Draw the proper wire connections necessary for ënhancing" this MOSFET with the solar cell's voltage, so that the battery energizes the relay whenever there is sufficient light exposure on the solar cell:




Challenge question: connect a commutating ("free-wheeling") diode into the circuit shown, so that inductive "kickback" from the relay de-energizing does not harm the MOSFET.

Notes:
Students should note that the circuit shown is not the only possible way a MOSFET could be used to turn a relay on. Often, the substrate (SS) and source (S) terminals of the MOSFET are made common with each other, so that the controlling and controlled circuits share a common point (usually the system "ground" point).
Ask your students what would happen if the battery's polarity were reversed.


Question 31:


Explain what will happen in this circuit when each pushbutton switch is individually actuated:


Can you think of any practical applications for a circuit like this?
This circuit is commonly known as a bistable latch, since it is able to "latch" into two different stable states.
If you experience difficulty analyzing this circuit's operation, imagine that one of the transistors is in the ön" state and the other is in the öff" state immediately after power-up. Then ask yourself what will happen when each pushbutton is actuated.

Notes:
Bistable latch, or multivibrator, circuits are quite useful and quite simple to implement with MOSFETs as this example demonstrates. Discuss some practical applications with your students, especially if they have not discovered a few applications of their own.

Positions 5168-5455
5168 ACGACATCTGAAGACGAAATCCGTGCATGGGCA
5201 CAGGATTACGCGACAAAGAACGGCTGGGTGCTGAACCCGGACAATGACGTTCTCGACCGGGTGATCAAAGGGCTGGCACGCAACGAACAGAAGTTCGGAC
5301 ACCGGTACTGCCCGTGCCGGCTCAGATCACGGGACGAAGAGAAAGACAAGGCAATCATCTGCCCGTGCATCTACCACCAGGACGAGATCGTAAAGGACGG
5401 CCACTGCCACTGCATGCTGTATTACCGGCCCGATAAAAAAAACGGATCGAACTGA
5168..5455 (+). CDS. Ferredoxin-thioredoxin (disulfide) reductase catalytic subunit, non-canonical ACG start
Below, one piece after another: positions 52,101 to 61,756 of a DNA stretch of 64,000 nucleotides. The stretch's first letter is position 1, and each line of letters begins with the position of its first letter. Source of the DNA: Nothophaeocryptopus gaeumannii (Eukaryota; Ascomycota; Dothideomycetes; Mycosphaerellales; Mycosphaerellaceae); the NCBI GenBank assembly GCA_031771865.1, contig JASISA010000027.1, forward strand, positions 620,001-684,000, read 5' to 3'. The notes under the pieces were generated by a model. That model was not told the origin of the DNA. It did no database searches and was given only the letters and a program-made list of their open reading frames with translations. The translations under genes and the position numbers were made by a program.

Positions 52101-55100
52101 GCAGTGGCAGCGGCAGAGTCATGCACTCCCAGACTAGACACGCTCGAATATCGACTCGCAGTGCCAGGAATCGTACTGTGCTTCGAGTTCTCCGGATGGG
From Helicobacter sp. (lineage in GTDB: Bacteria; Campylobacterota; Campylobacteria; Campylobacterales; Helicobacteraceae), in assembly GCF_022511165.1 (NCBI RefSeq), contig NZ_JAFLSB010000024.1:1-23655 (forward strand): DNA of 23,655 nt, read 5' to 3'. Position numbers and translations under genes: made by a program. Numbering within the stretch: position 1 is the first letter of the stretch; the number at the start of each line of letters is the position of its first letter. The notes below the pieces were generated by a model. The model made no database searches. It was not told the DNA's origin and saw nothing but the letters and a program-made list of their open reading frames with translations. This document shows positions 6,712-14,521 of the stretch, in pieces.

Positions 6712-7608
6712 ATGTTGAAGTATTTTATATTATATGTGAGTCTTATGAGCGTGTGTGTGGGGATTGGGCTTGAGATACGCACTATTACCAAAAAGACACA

Question 32:


This circuit uses a combination of capacitance and resistance to produce a time delay when the pushbutton switch is released, causing the lamp to remain on for a short while after the switch opens:


Calculate how long the lamp will remain on after the switch opens, assuming the MOSFET has a gate threshold (turn-on) voltage of VGS(th) = 4 volts.
tdelay = 2.05 seconds

Notes:
In order to solve this problem, students must apply their knowledge of capacitive discharge circuits to find the correct equation for time. Ask them how they set up the solution, and how they knew what equation(s) to use.


Question 33:


Predict how this circuit will be affected as a result of the following faults. Consider each fault independently (i.e. one at a time, no multiple faults):



Transistor Q1 fails open (drain-to-source):
Transistor Q1 fails shorted (drain-to-source):
Resistor R1 fails open:

For each of these conditions, explain why the resulting effects will occur.

Transistor Q1 fails open (drain-to-source): Motor refuses to run.
Transistor Q1 fails shorted (drain-to-source): Motor runs all the time and will not turn off.
Resistor R1 fails open: Motor runs when switch is pressed, takes a long time to turn off when switch is released.

Notes:
The purpose of this question is to approach the domain of circuit troubleshooting from a perspective of knowing what the fault is, rather than only knowing what the symptoms are. Although this is not necessarily a realistic perspective, it helps students build the foundational knowledge necessary to diagnose a faulted circuit from empirical data. Questions such as this should be followed (eventually) by other questions asking students to identify likely faults based on measurements.